I want to delete the 5th word of each line in a file.

The current content of the file:

File is not updated or and will be removed  
System will shut down f within 10 seconds  
Please save your work 55 or copy to other location  
Kindly cooperate with us D  

Expected output:

File is not updated and will be removed  
System will shut down within 10 seconds  
Please save your work or copy to other location  
Kindly cooperate with us

9 Answers 9


How about cut :

$ cut -d' ' -f1-4,6- file.txt 
File is not updated and will be removed  
System will shut down within 10 seconds  
Please save your work or copy to other location  
Kindly cooperate with us
  • -d' ' sets the delimiter as space

  • -f1-4,6- selects the first to 4th field (word), leaving the 5th one and then continue printing from 6th to the rest.


A solution with cut:

cut -d ' ' -f1-4 -f6- FILE
  • Multiple -f is not supported in my cut (GNU) at least..
    – heemayl
    Jul 14, 2015 at 15:54
  • Supported in BSD cut but I like your response better than mine.
    – fd0
    Jul 14, 2015 at 15:56
  • 1
    If it's GNU cut, you get the --complement flag to simplify things: cut --complement -d ' ' -f5. Remember to redirect the output to a new file, then mv it over the original. Jul 15, 2015 at 10:30

awk: remove the 5th field

awk '{for (i=5; i<NF; i++) $i = $(i+1); NF--};1' file

If you want to save the file in-place: https://stackoverflow.com/q/16529716/7552

You could just erase the contents of the 5th field, but that leaves 2 consecutive output field separators:

awk '{$5 = ""};1' file
  • the caveat here is that changing any field's value in awk has the side effect of rewriting the whole "$0" with only 1 separator between each fields. should be taken into account if you wanted to keep any alignment (unless gnu awk has an option avoiding this? regular awk/nawk will recompute $0) Jul 15, 2015 at 0:57
  • In both case you reformat the line with a single separator. If there is 2 space or space +tab in a separator, the result is a single space in place. This is hoppefully OK for most of the text. Jul 16, 2015 at 9:02

With POSIX sed:

sed -e 's/[^[:alnum:]_][[:alnum:]_][[:alnum:]_]*//4' <file
  • why limit the class to :alnum: and _ and not anything else then :blank: or :space: ? Jul 16, 2015 at 9:03
  • @NeronLeVelu: That's depend on how you define what make a word.
    – cuonglm
    Jul 16, 2015 at 9:22
  • @mikeserv; Nice catch! I updated my answer.
    – cuonglm
    Jul 16, 2015 at 16:46
  • What's the \( capture group \) for?
    – mikeserv
    Jul 16, 2015 at 16:55
  • @mikeserv: my mis-typing, I have just tried some ways to retain the delimiter.
    – cuonglm
    Jul 16, 2015 at 17:00

glenn offered a solution that is equivalent to

awk '{$5=""; print}' file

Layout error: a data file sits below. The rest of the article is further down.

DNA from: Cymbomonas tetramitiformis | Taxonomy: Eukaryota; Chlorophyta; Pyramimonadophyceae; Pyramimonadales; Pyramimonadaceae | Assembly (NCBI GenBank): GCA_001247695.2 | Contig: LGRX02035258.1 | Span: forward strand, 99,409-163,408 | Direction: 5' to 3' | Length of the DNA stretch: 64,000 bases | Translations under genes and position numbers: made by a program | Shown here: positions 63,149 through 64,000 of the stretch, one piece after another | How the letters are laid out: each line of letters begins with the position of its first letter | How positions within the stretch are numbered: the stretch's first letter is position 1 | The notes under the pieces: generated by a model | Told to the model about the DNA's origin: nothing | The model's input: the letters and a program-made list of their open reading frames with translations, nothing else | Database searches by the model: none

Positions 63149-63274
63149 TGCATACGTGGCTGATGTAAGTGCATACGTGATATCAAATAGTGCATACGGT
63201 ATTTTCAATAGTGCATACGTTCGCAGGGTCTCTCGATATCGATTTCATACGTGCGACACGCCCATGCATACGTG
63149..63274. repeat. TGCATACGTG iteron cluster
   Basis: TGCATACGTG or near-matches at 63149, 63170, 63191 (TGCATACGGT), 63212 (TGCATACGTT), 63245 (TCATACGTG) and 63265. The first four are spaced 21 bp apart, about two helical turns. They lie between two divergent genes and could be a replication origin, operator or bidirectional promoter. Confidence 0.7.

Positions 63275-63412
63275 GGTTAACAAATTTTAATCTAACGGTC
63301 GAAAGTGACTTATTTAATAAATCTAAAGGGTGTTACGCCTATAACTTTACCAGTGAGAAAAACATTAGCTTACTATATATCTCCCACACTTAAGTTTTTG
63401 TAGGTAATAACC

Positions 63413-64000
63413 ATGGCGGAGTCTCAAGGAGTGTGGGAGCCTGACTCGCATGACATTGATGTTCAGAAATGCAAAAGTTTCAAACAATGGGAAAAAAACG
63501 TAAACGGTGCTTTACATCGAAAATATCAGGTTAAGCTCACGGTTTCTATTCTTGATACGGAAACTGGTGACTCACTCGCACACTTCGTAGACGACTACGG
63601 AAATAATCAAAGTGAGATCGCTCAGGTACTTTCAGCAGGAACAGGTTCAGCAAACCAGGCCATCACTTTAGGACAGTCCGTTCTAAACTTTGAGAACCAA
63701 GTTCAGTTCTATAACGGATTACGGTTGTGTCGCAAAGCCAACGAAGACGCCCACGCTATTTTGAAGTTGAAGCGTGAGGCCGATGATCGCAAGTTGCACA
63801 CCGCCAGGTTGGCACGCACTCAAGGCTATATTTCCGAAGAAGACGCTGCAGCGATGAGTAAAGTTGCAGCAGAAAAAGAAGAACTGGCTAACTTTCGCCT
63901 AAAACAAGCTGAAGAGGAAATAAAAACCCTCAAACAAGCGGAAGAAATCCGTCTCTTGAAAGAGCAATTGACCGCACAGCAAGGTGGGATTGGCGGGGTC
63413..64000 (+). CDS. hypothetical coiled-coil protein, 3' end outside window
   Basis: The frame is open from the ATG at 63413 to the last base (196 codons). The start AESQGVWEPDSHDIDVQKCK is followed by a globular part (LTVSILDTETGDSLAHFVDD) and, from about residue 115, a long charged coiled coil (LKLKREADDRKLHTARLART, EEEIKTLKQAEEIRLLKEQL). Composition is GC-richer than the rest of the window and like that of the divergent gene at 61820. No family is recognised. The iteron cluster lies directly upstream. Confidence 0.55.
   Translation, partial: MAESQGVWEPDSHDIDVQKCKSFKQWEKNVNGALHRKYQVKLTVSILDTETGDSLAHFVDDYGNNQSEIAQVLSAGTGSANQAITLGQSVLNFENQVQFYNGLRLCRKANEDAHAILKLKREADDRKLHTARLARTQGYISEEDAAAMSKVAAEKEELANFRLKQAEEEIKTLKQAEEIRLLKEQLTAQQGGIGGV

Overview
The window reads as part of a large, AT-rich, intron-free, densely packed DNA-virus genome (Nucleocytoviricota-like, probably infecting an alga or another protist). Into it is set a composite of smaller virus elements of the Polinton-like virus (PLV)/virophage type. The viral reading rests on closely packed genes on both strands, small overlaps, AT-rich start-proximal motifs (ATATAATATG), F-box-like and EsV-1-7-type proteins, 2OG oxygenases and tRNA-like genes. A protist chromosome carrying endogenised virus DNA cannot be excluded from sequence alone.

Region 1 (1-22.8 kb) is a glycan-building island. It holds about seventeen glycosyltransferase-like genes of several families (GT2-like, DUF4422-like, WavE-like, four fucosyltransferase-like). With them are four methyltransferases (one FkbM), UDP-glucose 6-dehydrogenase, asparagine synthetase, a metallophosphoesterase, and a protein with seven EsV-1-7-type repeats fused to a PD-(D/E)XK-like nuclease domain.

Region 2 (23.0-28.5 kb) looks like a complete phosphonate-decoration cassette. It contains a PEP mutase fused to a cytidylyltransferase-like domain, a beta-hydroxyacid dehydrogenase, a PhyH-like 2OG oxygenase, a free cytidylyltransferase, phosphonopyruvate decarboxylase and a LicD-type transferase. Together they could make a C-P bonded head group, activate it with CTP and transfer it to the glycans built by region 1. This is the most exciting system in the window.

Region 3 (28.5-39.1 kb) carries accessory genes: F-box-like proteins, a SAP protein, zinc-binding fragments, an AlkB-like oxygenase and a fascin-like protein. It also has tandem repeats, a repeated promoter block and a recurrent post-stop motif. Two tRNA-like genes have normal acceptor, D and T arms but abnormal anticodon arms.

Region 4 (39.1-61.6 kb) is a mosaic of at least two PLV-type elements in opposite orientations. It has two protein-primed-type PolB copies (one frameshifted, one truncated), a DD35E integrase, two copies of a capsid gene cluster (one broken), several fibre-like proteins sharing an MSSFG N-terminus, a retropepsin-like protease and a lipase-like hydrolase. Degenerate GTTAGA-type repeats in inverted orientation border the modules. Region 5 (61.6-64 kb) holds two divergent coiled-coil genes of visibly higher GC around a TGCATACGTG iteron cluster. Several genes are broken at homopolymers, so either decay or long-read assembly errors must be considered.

As he and others have pointed out, this

  1. strips leading and trailing whitespace from every line,
  2. compresses each string of whitespace (spaces and/or tabs) into a single space, and
  3. leaves two spaces between the fourth and six words.

A hack to fix the third problem is

awk '{$5=""; print}' file | sed 's/  / /'

This will still leave one or more added space(s) at the end of any line that had five or fewer words going in.  If you can identify a word that will never appear in the input,

awk '{$5="unicorn"; print}' file | sed 's/ *unicorn//'

will handle even that (but it still leaves problems 1 and 2).

 sed 's/^\(\([[:blank:]]*[^[:blank:]]\{1,\}\)\{4\}\)[[:blank:]]*[^[:blank:]]*/\1/' YourFile > Output.txt
  • posix sed based on space/tab separator (meta class [:blank:]])
  • keep the following space after 5th word but removing the one before

A more robust (sed take the longest pattern possible and pattern with * could miss separation or word in first version) but a bit longer version

sed 's/^\([[:blank:]]*\([^[:blank:]]\{1,\}[[:blank:]]\{1,\}\)\{4\}\[^[:blank:]]\{1,\}/\1/' YourFile > Output.txt
  • 1
    sed 's/[^[:blank:]]*//5'
    – mikeserv
    Jul 16, 2015 at 9:09
  • @mikeserv, this will keep both surrounding separator, sed 's/[[:blank:]*[^[:blank:]]*//5' is better. Very good point. I suspected that sed take each single char as a entity but it take greatest unbreaked pattern as entity Jul 16, 2015 at 11:08
  • sed 's/[[:blank:]][^[:blank:]]*//4' will remove the 5th field entirely.
    – mikeserv
    Jul 16, 2015 at 13:20
  • @mikeserv Assuming there is not starting space on the line (like in the sample) Jul 17, 2015 at 7:25
  • In this case, yes, I think you're right. Usually such a thing would be a null field and the behavior would be correct. In this case you should do as @cuonglm did and ensure you reference a word each time like sed 's/[[:blank:]][^[:blank:]][^[:blank:]]*//4', or, w/ GNU/BSD/toybox seds: sed -E 's/[[:blank:]][^[:blank:]]+//4'.
    – mikeserv
    Jul 17, 2015 at 7:41


perl -ne 'print $_ =~ /^(\w+ +\w+ +\w+ +\w+ +)\w+ (.*)/,"\n"' file

Another possibility, assuming GNU cut:

cut -d' ' -f5 --complement file.txt

Using Perl > 5.10 (and successfully outputting all lines :0) ):-

perl -nE '/^((\w+ +){4})\w+ *(.*)/; say $1.$3' file

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